Singles Longer Than Six Minutes

‘Bohemian Rhapsody’ is five minutes 55 seconds long, which got me thinking. Calum Galleitch, who knows, says: ‘You can get about six minutes on to one side; if you make compromises you can extend it – the limit is about nine or 10. There’s not an exact cut-off – we probably don’t have the skills today to press records like that.’

  1. ‘Like a Rolling Stone’ by Bob Dylan (6min 13sec, 1965). Nominated by Calum Galleitch.
  2. ‘MacArthur Park’ by Richard Harris (7min 21sec, 1968) and Donna Summer (6min 28sec, 1978). Thanks to Tim Mickleburgh.
  3. ‘Hey Jude’ by The Beatles (7min 11sec, 1968). Suggested by Mitchell Stirling.
  4. ‘Sympathy for the Devil’ by the Rolling Stones, album track 1968 but released as a single in continental Europe (6min 18sec, 1973). Nominated by Ian Moss.
  5. ‘O Superman’ by Laurie Anderson (8min 21sec, 1981). From Chris Gibbon.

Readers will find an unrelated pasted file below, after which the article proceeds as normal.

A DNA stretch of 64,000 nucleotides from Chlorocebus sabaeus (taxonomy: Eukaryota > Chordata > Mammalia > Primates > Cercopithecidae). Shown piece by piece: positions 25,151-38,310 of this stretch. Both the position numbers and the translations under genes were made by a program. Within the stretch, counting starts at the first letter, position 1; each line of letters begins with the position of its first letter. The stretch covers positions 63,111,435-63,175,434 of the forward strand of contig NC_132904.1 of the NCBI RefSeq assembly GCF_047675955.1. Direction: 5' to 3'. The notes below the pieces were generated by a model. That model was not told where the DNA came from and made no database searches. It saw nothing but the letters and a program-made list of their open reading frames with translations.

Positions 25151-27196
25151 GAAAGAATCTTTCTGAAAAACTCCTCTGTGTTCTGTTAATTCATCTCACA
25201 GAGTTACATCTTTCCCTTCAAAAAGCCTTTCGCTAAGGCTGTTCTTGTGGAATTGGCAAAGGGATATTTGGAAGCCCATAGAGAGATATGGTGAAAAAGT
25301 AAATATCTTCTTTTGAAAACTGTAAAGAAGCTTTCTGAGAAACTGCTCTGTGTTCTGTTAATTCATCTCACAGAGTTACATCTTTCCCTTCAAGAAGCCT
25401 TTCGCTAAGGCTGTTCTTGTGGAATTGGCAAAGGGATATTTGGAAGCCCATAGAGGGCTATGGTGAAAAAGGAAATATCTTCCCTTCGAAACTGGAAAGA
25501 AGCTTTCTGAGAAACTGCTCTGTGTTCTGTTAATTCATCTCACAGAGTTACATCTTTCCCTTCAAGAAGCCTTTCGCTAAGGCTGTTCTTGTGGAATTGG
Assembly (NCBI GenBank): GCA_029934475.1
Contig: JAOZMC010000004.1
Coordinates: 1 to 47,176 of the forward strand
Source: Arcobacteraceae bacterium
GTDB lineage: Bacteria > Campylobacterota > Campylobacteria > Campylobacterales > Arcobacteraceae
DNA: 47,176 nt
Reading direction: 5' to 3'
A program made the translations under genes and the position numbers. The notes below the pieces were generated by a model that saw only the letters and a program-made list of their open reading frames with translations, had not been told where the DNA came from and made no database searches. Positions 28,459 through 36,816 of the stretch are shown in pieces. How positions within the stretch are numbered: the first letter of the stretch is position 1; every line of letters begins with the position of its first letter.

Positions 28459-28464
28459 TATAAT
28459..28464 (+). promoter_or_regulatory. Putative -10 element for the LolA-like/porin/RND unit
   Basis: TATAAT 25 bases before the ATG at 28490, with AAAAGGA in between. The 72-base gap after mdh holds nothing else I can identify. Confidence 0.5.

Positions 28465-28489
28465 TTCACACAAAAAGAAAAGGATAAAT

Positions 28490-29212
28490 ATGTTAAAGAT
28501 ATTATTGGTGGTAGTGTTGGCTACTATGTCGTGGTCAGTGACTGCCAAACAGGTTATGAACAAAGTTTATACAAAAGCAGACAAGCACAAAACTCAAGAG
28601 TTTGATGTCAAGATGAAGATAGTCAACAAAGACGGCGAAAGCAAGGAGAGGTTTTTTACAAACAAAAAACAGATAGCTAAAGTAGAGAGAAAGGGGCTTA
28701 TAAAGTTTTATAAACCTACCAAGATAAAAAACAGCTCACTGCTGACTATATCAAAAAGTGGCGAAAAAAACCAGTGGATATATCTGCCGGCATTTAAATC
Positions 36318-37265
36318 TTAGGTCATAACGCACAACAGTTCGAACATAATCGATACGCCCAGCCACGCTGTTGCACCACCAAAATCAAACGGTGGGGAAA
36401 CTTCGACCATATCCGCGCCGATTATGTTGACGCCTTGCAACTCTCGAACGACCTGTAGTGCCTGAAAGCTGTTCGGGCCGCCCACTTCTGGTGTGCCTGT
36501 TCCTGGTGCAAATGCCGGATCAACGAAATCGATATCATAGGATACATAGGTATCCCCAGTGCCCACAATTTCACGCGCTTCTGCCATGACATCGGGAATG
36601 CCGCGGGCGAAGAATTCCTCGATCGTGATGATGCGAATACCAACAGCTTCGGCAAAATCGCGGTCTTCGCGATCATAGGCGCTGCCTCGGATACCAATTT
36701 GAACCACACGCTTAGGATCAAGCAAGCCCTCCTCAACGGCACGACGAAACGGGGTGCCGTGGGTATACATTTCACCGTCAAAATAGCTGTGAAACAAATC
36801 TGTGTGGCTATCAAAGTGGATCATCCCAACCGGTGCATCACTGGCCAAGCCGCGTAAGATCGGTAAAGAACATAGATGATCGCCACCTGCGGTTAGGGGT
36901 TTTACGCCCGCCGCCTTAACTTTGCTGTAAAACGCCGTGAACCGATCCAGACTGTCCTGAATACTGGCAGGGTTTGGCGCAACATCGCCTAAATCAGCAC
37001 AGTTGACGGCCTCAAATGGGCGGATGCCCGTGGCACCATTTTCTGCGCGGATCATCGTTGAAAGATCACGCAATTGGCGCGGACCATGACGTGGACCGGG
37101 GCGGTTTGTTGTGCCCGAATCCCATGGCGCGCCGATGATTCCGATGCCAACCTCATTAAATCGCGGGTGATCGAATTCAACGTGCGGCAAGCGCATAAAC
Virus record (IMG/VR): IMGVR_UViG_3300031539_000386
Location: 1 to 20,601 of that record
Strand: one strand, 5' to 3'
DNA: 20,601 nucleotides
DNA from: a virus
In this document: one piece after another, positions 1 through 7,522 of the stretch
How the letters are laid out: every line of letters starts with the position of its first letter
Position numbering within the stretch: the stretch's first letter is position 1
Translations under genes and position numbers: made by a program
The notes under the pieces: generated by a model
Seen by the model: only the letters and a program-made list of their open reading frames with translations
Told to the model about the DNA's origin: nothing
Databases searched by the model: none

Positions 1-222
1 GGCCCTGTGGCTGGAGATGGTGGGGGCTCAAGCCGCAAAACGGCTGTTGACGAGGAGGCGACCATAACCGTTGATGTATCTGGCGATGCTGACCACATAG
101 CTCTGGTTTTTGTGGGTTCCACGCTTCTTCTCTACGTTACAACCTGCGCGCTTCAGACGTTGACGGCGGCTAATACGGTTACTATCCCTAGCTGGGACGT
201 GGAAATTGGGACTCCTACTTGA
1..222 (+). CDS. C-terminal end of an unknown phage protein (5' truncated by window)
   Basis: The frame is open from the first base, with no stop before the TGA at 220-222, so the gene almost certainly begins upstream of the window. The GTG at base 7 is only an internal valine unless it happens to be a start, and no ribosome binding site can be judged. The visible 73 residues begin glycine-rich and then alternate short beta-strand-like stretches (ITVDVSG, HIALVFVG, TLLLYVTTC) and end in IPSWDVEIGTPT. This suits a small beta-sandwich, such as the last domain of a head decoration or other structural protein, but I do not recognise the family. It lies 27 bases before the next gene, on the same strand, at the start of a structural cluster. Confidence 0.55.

6. ‘Mama’ by Genesis (6min 7sec, 1983).
  7. ‘I’m Not in Love’ by 10CC (6min 10sec, 1975).
  8. ‘November Rain’ by Guns N’Roses (8min 53sec, 1992). From Richard Tolbart and Luke Mussa.
  9. ‘Hallelujah’ Leonard Cohen’s 1984 version is 4min 36sec, but Jeff Buckley’s (2007) is 6min 53sec. From Moyeen Islam.
  10. ‘Belfast Child’ by Simple Minds (6min 39sec, 1989). Another from Tim Mickleburgh. Nominated by Jon Sopel.

Originally published in the Independent on 8th February 2015


Authors in films of their books

Alan Robertson wondered whether Thomas Pynchon had really made an appearance in the film of ‘Inherent Vice’, as actor Josh Brolin claimed. Hunter S Thompson was in the film of ‘Fear and Loathing in Las Vegas’, and Irvine Welsh was in ‘Trainspotting’. Here are 10 more.

  1. Giles Foden Plays a reporter (and gets a line) in The Last King of Scotland (2006). Nominated by Alex Massie.
  2. Saul Bellow Drops in as “Man in hallway” in Seize The Day (1986). From Chris White.
  3. John le Carré Appears in The Little Drummer Girl (1984) and Tinker Tailor Soldier Spy (2011). Espied by Matt Korris.